I find the attribution of the "disciple whom J. loved" equated with Paul (=Shaoul of Tarsus) somehow literarily transported back into the text of the gospel's narrative setting quite un-convincing.

      (One wonders if the whole concept of "a single disciple which J. loved" is nothing more than a sort of literary device harking back to the gospel "Son of David" typology, i.e. a symbolic-Midrashic 2nd David's colouring of the first David's somewhat scurrilous relationship with Jonathan (see I Samuel 20:17 etc. but especially I Sam. 20:30-34, and David's lament in II Sam 1:26, where uncomfortably close intimacy might be presupposed in the text). Perhaps one should dig deeper into Middle Eastern literature for the theme of "beloved friends" (e.g. in the Gilgamesh Epic) or even in the Greek tradition (with Hector and Patroclus etc.)

      There are also those who consider Miryam of Magdala to be the candidate for the beloved disciple, echoed perhaps in the Coptic Gospel of Phillip (found at Nag Hammadi): "...there were three Miryams who followed J...one of them, of Magdala, he used to often kiss on the (text unclear): and his disciples say to each other, Does he love her more than us? etc.

      Just a few thoughts off the top of my head here...now back to my reading your threads...!

      DG
      dgoodell@...









      -----Original Message-----
      From: Karel Hanhart [mailto:K.Hanhart@...]
      Sent: Thursday, May 09, 2002 1:12 PM
      To: Synoptic-L; crosstalk2@yahoogroups.com
      Subject: [Synoptic-L] Beloved Disciple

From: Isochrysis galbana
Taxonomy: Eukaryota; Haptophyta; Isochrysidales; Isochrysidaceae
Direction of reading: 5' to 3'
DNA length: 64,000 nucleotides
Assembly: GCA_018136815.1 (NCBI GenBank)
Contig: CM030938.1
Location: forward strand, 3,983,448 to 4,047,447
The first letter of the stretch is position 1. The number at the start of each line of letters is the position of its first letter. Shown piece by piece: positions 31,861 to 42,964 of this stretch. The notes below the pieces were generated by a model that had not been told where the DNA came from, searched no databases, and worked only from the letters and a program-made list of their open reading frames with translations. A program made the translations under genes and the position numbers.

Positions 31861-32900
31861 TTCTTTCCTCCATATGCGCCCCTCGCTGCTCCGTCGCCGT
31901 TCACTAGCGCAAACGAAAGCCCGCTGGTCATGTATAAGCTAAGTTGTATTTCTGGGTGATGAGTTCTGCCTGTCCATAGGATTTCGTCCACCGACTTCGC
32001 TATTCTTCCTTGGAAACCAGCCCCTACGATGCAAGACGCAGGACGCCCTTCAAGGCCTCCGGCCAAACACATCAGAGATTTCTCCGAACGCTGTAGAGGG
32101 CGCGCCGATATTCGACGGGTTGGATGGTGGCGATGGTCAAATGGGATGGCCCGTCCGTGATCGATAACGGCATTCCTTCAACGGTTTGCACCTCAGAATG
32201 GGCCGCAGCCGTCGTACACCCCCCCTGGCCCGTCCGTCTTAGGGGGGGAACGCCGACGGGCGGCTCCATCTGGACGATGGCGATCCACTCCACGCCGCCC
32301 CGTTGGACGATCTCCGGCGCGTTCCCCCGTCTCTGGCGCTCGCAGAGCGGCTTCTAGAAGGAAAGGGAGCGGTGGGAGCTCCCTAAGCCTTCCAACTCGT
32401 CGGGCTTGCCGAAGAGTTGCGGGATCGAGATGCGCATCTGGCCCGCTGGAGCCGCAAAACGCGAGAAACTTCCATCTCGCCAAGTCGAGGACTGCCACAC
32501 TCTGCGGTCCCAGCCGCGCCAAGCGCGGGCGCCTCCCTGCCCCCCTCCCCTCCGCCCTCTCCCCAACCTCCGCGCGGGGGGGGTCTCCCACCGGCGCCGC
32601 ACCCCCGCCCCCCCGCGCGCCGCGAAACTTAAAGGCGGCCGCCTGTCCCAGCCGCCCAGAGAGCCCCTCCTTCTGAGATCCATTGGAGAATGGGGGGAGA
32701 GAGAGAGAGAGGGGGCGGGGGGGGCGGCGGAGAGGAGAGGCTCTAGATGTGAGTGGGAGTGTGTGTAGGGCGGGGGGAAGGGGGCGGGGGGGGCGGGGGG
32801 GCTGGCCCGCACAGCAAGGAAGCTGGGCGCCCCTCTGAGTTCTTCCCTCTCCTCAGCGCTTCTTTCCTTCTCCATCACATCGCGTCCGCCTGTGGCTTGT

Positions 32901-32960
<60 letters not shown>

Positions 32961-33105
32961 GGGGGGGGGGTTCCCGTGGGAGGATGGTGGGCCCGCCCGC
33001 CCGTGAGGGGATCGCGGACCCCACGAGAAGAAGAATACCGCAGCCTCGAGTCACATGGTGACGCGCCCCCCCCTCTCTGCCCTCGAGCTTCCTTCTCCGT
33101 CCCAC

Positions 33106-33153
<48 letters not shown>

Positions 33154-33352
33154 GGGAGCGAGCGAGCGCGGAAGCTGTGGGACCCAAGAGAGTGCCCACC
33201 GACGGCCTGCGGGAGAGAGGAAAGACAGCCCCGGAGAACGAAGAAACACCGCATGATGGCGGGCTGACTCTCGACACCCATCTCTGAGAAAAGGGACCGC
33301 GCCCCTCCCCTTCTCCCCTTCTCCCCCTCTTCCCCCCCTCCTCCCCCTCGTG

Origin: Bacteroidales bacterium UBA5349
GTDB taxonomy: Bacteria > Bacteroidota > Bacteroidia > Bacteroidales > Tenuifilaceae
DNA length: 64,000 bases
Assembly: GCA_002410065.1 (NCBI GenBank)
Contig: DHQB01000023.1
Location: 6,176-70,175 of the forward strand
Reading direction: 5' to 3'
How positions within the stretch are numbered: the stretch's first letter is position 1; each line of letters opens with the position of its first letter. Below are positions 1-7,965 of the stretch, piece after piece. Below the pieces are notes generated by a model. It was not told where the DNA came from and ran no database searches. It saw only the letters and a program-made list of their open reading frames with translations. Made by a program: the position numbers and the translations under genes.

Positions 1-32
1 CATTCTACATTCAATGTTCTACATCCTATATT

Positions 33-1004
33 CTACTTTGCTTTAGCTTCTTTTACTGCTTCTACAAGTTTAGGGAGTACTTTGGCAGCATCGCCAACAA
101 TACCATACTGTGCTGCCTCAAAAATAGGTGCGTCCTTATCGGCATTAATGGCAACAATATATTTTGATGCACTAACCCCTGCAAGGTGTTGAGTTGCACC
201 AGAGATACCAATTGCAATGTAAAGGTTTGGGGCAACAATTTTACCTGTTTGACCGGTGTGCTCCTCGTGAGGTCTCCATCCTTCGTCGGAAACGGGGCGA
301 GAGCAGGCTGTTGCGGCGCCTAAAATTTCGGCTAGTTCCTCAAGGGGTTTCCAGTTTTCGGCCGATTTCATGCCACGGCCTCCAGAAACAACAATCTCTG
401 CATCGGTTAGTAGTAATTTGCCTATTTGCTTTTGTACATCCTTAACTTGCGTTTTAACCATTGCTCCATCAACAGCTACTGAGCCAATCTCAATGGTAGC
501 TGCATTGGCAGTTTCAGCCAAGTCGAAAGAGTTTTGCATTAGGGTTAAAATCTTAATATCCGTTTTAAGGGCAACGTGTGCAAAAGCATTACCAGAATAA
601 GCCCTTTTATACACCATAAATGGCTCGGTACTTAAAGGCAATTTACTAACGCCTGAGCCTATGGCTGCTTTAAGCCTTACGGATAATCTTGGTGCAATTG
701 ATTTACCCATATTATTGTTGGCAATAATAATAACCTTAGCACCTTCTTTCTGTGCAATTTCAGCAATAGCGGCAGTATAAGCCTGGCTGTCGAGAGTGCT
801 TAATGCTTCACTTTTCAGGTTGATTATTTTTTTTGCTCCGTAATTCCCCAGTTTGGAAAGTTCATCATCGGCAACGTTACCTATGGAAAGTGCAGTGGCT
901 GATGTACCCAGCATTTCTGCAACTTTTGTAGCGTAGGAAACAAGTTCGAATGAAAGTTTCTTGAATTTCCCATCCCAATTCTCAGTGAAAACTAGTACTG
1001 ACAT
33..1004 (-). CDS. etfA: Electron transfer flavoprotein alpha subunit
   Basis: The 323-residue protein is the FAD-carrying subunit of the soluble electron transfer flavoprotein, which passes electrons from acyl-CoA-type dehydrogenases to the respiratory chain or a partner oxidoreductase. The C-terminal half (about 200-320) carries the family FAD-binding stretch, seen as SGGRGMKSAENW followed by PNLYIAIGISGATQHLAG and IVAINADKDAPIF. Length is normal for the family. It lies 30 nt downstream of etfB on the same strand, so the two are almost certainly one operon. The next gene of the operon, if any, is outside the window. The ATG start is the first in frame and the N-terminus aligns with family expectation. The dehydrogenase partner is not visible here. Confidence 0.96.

Ron Price wrote:

      > > ..... in John 13:23-25, Peter speaks to Jesus
      > >through the BD. This
      > >inidicates that the BD has an even higher status than
      > >the leader of the 12.
      >
      > Frank,
      >
      > It indicates that the Johannine Evangelist attributes to the BD a
      > higher status than Peter.
      >
      > >Only one person had such a status in the movement
      > >founded by Jesus--his
      > >brother: James the Just. Therefore, 13:23-25 clearly
      > >indicates that James the Just is the BD
      >
      > In the Evangelist's eyes, the most revered person in the Jesus
      > movement was Paul, a development of whose theology he vigorously
      > promoted. If the BD was Paul, that would explain why he could not be
      > named. For everyone knew that Paul had played no part in the earthly
      > life of Jesus.
      >

      I too have long favored that the author refers to Paul when writing
      about
      the
      "disciple whom Jesus loved". He does this in just three (!) passages
      (13,23;
      10,26; 21,7. 20). The first part of this answer deals with BD=Paul. In
      the
      second
      part I respond briefly to Frank's suggestion re. John 19,26.

      I
      Few students account for the fact that there are two anonymous
      disciples,
      thus
      ignoring the keen observation of the Norwegian Alv Kragerud
      ("LieblingsjÞnger,
      1965), namely, that the author himself states there are two unnamed
      disciples. For
      in Peter's boat are a total of 7 disciples, five of whom are named and
      play
      a role
      in the Gospel but two remain anonymous and (- one may assume -) also
      play
      a role
      in it (21,2).
      The author identifies one as the BD three times and mentions four
      times
      a
      different disciple, "known to the high priest" (19,26); who witnessed
      water and
      blood from Jesus' side (19,35) who was the "other disciple", whom Jesus
      "befriended" - ephilei - running with Peter to the memorial (20,3). This

      second
      one was placed next to the Greek named disciple, Andrew (Andreas is pure

      Greek),
      both of whom had heard the Baptist's testimony.
      Both disciples appear to have had authority. The "witness" of the
      "other"
      disciple "is true" (19,35) and the BD "has written these things", whose
      "testimony
      is true" (21,24).
      Now most Gospel writers appear to appeal to the authority of one of
      the
      early
      apostles: Mark to Peter (and to Paul IMO), Matthew to Peter, Luke to
      Peter
      and
      Paul. It appears that the fourth Gospel writer appeals to a certain